"Most music was bootlegged, often by very small operations, much was third-, fourth- or fifth-generation copies on cassette or [later] CD, and much was missing info such as the name of the composer or even, in the case of mix tapes, the artist," he says. "Lacking this information, it's understandable that in time some people began to mistake classical guitar music which had been inspired by folk themes for folk themes developed by a classical guitarist."
It's also testimony to how deeply those inspirations ran through Casséus' compositions that they could be taken as folk tunes. Arguably, the classical approach stands apart from the tumult of Haiti – from its time as the center of the slave trade, through violent revolutions, repressive regimes and, of course, such disasters as the recent earthquakes and hurricanes that have left the country in poverty and disarray, all seemingly captured in generations of music tied deeply to African origins. But to Ribot's ear, Casséus embraced the full range of the Haitian experience.
Frantz Casséus, 'Dance of the Hounsies'
In some ways it's the opposite of Hungary's Béla Bartók or Brazil's Heitor Villa-Lobos, 20th-century composers who tapped their regions' folk traditions to inspire and inform and, often, explicitly incorporate into their classical inventions. Ribot also points out that where Bartok and Villa-Lobos wrote in a variety of formats, including full, extended orchestral piece, Casséus' canon is almost entirely focused on solo guitar and guitar-and-voice settings.
"But I think the comparison is accurate in that all three were classical composers who used their countries' folk traditions as source material and inspiration."
And as a performer, Casséus was very much a classical artist. He even headlined Carnegie Hall with a solo recital of Milan, Bach, Scarlatti, Sor, Giuliani, Villa-Lobos and Rodrigo. That there's any confusion regarding to which world he belonged is something that Ribot has considered and on which he is passionate, insightful and articulate.
"I argue for Frantz's inclusion in the classical tradition not because I believe in any inherent superiority of that tradition but because 1) that's how Casséus understood his own work, 2) his work is no less contemporary or formally intricate than most of the classical guitar repertoire currently being performed and recorded and 3) I find in the frequent confusion of Frantz's work with a folk tradition some underlying assumptions I believe to be racist."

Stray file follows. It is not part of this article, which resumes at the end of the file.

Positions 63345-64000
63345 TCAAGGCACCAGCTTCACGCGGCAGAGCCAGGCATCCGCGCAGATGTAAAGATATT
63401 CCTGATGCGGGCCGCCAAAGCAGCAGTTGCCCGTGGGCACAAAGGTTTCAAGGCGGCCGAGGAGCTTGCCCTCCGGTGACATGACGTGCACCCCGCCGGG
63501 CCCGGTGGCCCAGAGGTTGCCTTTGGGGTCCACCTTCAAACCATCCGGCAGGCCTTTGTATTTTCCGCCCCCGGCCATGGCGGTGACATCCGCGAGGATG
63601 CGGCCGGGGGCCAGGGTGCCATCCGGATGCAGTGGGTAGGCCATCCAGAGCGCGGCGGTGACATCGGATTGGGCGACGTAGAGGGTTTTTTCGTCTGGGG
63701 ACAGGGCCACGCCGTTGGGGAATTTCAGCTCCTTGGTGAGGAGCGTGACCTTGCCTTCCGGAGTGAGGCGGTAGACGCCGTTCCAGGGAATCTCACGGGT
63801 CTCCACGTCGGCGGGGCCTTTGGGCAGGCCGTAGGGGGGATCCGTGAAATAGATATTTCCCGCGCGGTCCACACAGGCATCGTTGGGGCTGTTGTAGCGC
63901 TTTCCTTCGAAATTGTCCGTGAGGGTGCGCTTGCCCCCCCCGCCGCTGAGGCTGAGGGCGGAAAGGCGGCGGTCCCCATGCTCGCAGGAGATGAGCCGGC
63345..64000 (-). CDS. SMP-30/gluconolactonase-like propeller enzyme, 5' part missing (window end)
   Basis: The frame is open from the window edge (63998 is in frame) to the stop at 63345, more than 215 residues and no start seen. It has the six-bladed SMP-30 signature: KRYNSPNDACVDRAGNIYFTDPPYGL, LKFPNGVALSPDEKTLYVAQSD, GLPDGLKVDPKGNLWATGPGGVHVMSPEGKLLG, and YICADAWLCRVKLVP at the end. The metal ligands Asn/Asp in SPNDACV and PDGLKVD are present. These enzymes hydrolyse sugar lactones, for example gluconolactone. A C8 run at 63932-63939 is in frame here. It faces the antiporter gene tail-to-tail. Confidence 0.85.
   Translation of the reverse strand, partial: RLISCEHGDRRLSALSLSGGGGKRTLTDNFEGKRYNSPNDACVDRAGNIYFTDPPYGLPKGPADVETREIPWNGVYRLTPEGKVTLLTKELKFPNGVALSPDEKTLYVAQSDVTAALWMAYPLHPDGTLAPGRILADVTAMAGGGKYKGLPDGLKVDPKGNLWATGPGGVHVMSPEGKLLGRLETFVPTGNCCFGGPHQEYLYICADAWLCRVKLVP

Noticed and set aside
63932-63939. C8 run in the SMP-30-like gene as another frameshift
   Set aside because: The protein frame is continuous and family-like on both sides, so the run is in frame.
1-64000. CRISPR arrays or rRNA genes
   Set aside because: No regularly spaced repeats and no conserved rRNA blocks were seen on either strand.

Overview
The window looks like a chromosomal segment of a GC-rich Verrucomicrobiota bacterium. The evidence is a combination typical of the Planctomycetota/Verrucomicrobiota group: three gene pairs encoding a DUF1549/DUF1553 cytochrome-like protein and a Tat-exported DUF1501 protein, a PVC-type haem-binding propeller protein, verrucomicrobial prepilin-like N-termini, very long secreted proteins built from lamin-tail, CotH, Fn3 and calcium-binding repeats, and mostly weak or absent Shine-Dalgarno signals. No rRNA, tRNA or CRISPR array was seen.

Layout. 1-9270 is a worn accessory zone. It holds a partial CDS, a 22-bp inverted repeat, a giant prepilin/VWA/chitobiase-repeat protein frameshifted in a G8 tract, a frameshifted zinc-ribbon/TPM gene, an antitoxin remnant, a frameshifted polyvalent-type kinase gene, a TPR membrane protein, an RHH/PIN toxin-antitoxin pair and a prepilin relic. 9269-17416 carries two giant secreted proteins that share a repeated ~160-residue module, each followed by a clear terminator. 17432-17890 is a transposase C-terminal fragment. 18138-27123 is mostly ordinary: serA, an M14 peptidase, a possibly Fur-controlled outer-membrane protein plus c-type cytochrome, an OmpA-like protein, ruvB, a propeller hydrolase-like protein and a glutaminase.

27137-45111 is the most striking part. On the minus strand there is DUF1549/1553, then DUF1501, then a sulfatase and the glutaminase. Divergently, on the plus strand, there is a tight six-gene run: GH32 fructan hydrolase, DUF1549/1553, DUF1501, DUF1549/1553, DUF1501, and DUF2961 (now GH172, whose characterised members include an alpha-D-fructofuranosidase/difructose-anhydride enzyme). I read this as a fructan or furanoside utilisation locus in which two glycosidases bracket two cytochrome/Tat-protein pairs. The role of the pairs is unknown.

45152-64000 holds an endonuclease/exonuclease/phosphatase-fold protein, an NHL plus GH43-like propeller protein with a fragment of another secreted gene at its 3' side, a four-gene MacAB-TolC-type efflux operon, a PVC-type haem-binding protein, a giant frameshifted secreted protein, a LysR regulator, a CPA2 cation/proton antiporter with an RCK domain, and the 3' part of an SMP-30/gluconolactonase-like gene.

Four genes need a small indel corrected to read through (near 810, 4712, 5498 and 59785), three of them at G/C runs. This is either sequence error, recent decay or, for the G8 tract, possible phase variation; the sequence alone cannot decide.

"Frantz was the son of a civil servant in Port-au-Prince. He somehow came into contact with an Austrian classical musician who taught Frantz and a number of other musicians of his generation how to listen, read and play in the European classical tradition. He studied and later performed Bach, Weiss, Sor, Tarrega and the rest of the repertoire of his time. His ideal was Segovia.
"He dropped out of law school in Haiti to become a classical guitarist. All his compositions were meticulously through-notated. He wasn't a rural Voodoo practitioner – although sounds of traditional drumming were certainly part of his aural environment – along with jazz from the radios of occupying US Marines, merengues played at social gatherings and the aforementioned European classical music.
"Although Frantz's family wasn't rich, there were important religious, class and social differences separating Frantz from Haitian folk music and its mostly poor and rural practitioners. It wasn't until after an intellectual critique of the effects of colonialism had begun to circulate, which Frantz absorbed in the literature of the Negritude movement that Frantz began to see Haitian folk musics in a different light. I don't know if this is true, but my aunt – who made extended visits to Haiti with Frantz several times – told me that Frantz first attended a voodoo ritual in the late '60's, in the company of an American tourist.
"So, like Villa-Lobos and Béla Bartók, Frantz Casséus was an intellectual and classically trained musician who saw and embraced his own country's folk tradition. One may question whether he was a modernist but not whether he was within the classical tradition. And – the fact that he was recorded on the Folkways label notwithstanding – he clearly was not a folk musician."